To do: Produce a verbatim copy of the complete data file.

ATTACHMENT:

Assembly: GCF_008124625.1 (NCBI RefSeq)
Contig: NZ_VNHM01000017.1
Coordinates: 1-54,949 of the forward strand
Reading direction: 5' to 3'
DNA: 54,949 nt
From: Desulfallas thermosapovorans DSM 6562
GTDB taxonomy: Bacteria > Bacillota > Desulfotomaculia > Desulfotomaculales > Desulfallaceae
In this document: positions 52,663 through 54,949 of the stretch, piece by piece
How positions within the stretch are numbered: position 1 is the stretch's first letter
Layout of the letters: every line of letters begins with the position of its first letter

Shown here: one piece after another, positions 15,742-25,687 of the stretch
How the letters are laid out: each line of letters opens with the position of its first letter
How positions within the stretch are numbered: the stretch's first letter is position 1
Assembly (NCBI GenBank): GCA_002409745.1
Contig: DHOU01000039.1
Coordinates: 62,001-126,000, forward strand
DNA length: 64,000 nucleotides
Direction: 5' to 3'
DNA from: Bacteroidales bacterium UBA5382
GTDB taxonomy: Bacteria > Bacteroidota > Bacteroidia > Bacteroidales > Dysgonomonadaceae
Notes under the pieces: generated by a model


Assembly: GCF_008124625.1 (NCBI RefSeq)
Contig: NZ_VNHM01000017.1
Coordinates: 1-54,949 of the forward strand
Reading direction: 5' to 3'
DNA: 54,949 nt
From: Desulfallas thermosapovorans DSM 6562
GTDB taxonomy: Bacteria > Bacillota > Desulfotomaculia > Desulfotomaculales > Desulfallaceae
In this document: positions 52,663 through 54,949 of the stretch, piece by piece
How positions within the stretch are numbered: position 1 is the stretch's first letter
Layout of the letters: every line of letters begins with the position of its first letter

Shown here: one piece after another, positions 15,742-25,687 of the stretch
How the letters are laid out: each line of letters opens with the position of its first letter
How positions within the stretch are numbered: the stretch's first letter is position 1
Assembly (NCBI GenBank): GCA_002409745.1
Contig: DHOU01000039.1
Coordinates: 62,001-126,000, forward strand
DNA length: 64,000 nucleotides
Direction: 5' to 3'
DNA from: Bacteroidales bacterium UBA5382
GTDB taxonomy: Bacteria > Bacteroidota > Bacteroidia > Bacteroidales > Dysgonomonadaceae
Notes under the pieces: generated by a model